Motor Insurer’s Bureau v Moreno [2016] UKSC 52

The Respondent was walking on a roadside verge while holidaying in Greece in 2011 when she was struck by a vehicle registered in Greece whose driver neither had a valid driving licence nor any insurance. She was left with very serious injuries. The Respondent was entitled to pursue the UK Motor Insurer’s Bureau, rather than the responsible Greek body, via the Motor Vehicles (Compulsory Insurance) (Information Centre and Compensation Body) Regulations 2003. Liability was admitted but the issue in dispute was whether the scope of the MIB’s liability to the Respondent was to be measured according to English or Greek law (thereby resulting in a lower level of compensation). At first instance, the Respondent had argued that the 2003 Regulations provide for English law to govern the measure of recovery – as accepted by the Court of Appeal in Jacobs v Motor Insurer’s Bureau [2010] EWCA Civ 1208 and followed in Bloy v Motor Insurer’s Bureau [2013] EWCA Civ 1543. The MIB successfully applied for a leap-frog appeal directly to the Supreme Court.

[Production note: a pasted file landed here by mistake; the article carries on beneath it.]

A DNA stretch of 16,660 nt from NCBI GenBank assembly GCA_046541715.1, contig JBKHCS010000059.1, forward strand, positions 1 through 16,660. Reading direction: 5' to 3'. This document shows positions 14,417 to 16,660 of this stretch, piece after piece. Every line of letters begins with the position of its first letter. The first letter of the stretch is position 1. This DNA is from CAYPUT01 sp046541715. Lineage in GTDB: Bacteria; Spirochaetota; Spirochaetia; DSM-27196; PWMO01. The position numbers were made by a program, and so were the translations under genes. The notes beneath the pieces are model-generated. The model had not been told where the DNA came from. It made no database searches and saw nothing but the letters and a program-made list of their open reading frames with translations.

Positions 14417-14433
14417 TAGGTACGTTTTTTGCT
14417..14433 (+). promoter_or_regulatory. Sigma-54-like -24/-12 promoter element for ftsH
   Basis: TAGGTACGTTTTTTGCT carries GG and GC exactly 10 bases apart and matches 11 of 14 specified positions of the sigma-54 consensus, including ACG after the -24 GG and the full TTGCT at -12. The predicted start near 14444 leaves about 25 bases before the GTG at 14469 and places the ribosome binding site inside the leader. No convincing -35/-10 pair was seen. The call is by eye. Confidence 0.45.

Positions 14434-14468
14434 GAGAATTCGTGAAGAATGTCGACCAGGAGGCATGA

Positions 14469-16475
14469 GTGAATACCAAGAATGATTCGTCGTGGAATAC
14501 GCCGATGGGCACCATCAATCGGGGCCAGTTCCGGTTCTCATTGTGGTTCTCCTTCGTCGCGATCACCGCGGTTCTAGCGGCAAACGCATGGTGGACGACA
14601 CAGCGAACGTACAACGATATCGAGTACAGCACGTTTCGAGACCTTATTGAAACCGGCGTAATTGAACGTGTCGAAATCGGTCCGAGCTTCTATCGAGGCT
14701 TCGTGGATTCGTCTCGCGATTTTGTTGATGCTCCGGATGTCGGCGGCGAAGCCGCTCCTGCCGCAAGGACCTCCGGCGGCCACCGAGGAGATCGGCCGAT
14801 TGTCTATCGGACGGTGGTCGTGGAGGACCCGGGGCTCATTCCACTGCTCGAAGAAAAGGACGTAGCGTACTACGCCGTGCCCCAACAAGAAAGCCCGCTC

HELD: The Supreme Court held that the starting point in construing the 2003 Regulations was that they should be interpreted in a way which was not in any way inconsistent with the Directives which they were designed to implement. The scheme of the Directives was clear: rather than leave the question of the provision of compensation to individual Member States, the Directives proceeded on the basis that a victim’s entitlement to compensation would be measured on a consistent basis by reference to the law of the state of the accident. This approach was reflected by the language of the Regulations, specifically regulation 13(2)(b). Jacobs and Bloy were therefore overruled and accordingly the scope of the MIB’s liability was to be determined in accordance with Greek law.

September 15, 2016 В· Editorial Team В· Comments Closed
Posted in: Cases